"That's inevitable in any case," Ivan laughed again. "The old man has told Him He hasn't the right to add anything to what He has said of old. One may say it is the most fundamental feature of Roman Catholicism, in my opinion at least. 'All has been given by Thee to the Pope,' they say, 'and all, therefore, is still in the Pope's hands, and there is no need for Thee to come now at all. Thou must not meddle for the time, at least.' That's how they speak and write too- the Jesuits, at any rate. I have read it myself in the works of their theologians. 'Hast Thou the right to reveal to us one of the mysteries of that world from which Thou hast come?' my old man asks Him, and answers the question for Him. 'No, Thou hast not; that Thou mayest not add to what has been said of old, and mayest not take from men the freedom which Thou didst exalt when Thou wast on earth. Whatsoever Thou revealest anew will encroach on men's freedom of faith; for it will be manifest as a miracle, and the freedom of their faith was dearer to Thee than anything in those days fifteen hundred years ago. Didst Thou not often say then, "I will make you free"? But now Thou hast seen these "free" men,' the old man adds suddenly, with a pensive smile. 'Yes, we've paid dearly for it,' he goes on, looking sternly at Him, 'but at last we have completed that work in Thy name. For fifteen centuries we have been wrestling with Thy freedom, but now it is ended and over for good. Dost Thou not believe that it's over for good? Thou lookest meekly at me and deignest not even to be wroth with me. But let me tell Thee that now, to-day, people are more persuaded than ever that they have perfect freedom, yet they have brought their freedom to us and laid it humbly at our feet. But that has been our doing. Was this what Thou didst? Was this Thy freedom?'"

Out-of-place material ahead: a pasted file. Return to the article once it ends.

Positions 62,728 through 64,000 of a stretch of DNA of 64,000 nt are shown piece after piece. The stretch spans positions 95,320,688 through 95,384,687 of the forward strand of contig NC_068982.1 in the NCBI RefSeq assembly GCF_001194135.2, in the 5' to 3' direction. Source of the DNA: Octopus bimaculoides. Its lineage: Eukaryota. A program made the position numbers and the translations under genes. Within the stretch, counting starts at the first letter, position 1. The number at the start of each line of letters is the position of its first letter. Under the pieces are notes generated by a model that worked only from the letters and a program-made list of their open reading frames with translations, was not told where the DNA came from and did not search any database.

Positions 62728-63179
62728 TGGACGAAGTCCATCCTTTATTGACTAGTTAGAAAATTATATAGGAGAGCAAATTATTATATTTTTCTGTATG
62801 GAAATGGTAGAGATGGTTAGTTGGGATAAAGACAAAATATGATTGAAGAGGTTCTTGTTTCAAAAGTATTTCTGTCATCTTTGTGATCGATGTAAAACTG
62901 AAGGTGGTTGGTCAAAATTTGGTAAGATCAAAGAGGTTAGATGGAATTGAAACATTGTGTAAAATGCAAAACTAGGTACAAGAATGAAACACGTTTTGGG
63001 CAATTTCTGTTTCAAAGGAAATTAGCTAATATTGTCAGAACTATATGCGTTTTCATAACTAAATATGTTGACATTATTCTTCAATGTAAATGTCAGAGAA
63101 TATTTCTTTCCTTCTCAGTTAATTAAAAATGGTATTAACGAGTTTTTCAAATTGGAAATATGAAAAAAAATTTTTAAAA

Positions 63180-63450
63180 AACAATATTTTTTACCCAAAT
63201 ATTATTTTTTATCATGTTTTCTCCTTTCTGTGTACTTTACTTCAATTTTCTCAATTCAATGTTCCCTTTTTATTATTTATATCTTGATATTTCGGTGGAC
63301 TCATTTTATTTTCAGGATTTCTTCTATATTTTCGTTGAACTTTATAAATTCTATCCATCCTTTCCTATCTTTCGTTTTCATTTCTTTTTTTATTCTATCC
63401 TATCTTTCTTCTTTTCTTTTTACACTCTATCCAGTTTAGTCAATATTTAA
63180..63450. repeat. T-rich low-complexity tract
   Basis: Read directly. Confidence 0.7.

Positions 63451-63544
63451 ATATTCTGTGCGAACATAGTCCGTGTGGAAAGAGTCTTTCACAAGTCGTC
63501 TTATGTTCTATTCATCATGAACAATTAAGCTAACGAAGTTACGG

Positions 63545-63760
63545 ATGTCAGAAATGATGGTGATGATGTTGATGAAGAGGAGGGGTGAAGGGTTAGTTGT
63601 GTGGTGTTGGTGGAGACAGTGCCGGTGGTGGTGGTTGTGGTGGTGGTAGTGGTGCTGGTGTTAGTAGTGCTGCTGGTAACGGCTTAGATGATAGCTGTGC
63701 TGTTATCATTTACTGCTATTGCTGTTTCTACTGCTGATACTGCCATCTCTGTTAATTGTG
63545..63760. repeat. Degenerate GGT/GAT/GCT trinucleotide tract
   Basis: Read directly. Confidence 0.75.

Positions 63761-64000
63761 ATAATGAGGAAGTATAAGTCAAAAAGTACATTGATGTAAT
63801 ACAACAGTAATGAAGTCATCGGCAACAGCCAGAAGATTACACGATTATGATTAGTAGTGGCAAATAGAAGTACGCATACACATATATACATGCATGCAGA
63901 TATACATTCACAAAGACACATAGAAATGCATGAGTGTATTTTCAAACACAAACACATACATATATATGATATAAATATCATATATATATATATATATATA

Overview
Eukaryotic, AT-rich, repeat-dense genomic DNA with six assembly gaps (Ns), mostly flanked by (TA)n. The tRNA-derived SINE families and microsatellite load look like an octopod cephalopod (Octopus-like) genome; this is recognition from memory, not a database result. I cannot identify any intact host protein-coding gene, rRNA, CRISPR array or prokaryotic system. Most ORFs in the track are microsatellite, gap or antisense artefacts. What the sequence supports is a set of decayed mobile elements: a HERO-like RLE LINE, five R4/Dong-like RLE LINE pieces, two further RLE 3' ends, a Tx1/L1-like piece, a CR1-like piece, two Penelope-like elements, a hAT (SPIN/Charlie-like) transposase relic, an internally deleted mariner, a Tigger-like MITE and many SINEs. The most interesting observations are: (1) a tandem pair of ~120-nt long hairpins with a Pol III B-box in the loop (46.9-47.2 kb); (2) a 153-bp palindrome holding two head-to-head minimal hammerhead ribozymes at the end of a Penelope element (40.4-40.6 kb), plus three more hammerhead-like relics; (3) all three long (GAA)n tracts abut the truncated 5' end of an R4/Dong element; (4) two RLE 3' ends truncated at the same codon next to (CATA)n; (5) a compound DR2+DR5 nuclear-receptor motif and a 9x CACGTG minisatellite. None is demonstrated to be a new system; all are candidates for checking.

"I don't understand again." Alyosha broke in. "Is he ironical, is he jesting?"